“I remember getting the cards out when I was younger just to look at colorful cards. I would try to match up the pictures of different flowers and invent my own games,” Nguyen said. “The decks are antiques now.”

Hanafuda has a notable history. Portugese brought 48 piece card sets of hombre playing cards came to Japan during the middle of the 16th century. Before this time, gambling was not popular. Cards were mostly played recreationally by nobility. Soon during the Tokugawa Shogunate, gambling was banned and isolationist policies stopped the import of hombre cards. Card enthusiasts replaced the cards with homemade decks with Japanese characters and scenes so they would not seem suspicious to the government.

At the end of the 19th Century, the Nintendo Corporation was founded for the sole purpose of producing hand painted Nanafudo decks. It was the first product offered by the now-famous video game makers.

“We have some cards manufactured by Nintendo,” Nguyen said. “I think you can only buy them directly from Japan now. Not a lot of people know they made cards long before video games were even in existence.”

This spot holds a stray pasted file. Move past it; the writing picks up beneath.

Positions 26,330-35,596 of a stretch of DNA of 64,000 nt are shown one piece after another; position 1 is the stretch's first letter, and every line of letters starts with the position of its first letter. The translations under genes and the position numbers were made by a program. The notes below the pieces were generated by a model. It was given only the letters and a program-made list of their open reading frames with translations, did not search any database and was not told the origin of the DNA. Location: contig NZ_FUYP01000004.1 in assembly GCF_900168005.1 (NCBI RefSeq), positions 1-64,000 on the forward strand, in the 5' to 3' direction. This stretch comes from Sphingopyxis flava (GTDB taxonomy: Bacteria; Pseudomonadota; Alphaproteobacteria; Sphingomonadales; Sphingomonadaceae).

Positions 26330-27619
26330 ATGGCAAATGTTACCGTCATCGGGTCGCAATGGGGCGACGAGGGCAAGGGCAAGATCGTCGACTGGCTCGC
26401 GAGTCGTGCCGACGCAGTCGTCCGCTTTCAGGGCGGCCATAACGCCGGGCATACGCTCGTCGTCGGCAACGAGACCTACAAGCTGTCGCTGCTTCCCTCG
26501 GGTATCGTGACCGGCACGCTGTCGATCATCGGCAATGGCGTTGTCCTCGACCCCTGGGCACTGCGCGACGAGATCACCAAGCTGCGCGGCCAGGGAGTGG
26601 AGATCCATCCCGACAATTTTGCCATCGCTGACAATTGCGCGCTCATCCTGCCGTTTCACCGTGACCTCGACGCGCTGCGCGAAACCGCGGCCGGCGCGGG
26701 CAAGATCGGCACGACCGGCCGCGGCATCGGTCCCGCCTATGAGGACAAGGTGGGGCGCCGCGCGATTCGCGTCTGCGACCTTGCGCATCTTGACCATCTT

Variations of the game usually involve two to seven players. One variation involves three players—a oya (dealer), a doni (second player) and a beki (last player).

The objective is to accumulate more points than the other players. This can be achieved by capturing and accumulating cards of the same suit or special combinations by matching them based on their flower or month. Then point values of the cards are listed and vary from game to game. Like mahjong, there is a pick up or discard system.

Nguyen is surprised at the increase in popularity of playing Asian games like hanafuda and mahjong.

“I have noticed that the directions for more and more Asian games are showing up on the Internet,” she said. “It is a great resource. Hopefully it will encourage more people to pick up some cards or some mahjong tires and play.”

To learn more about Seven Cups and their mahjong nights, visit To learn more about children’s Go club or tournaments, contact Alex Yavich at This e-mail address is being protected from spambots. You need JavaScript enabled to view it .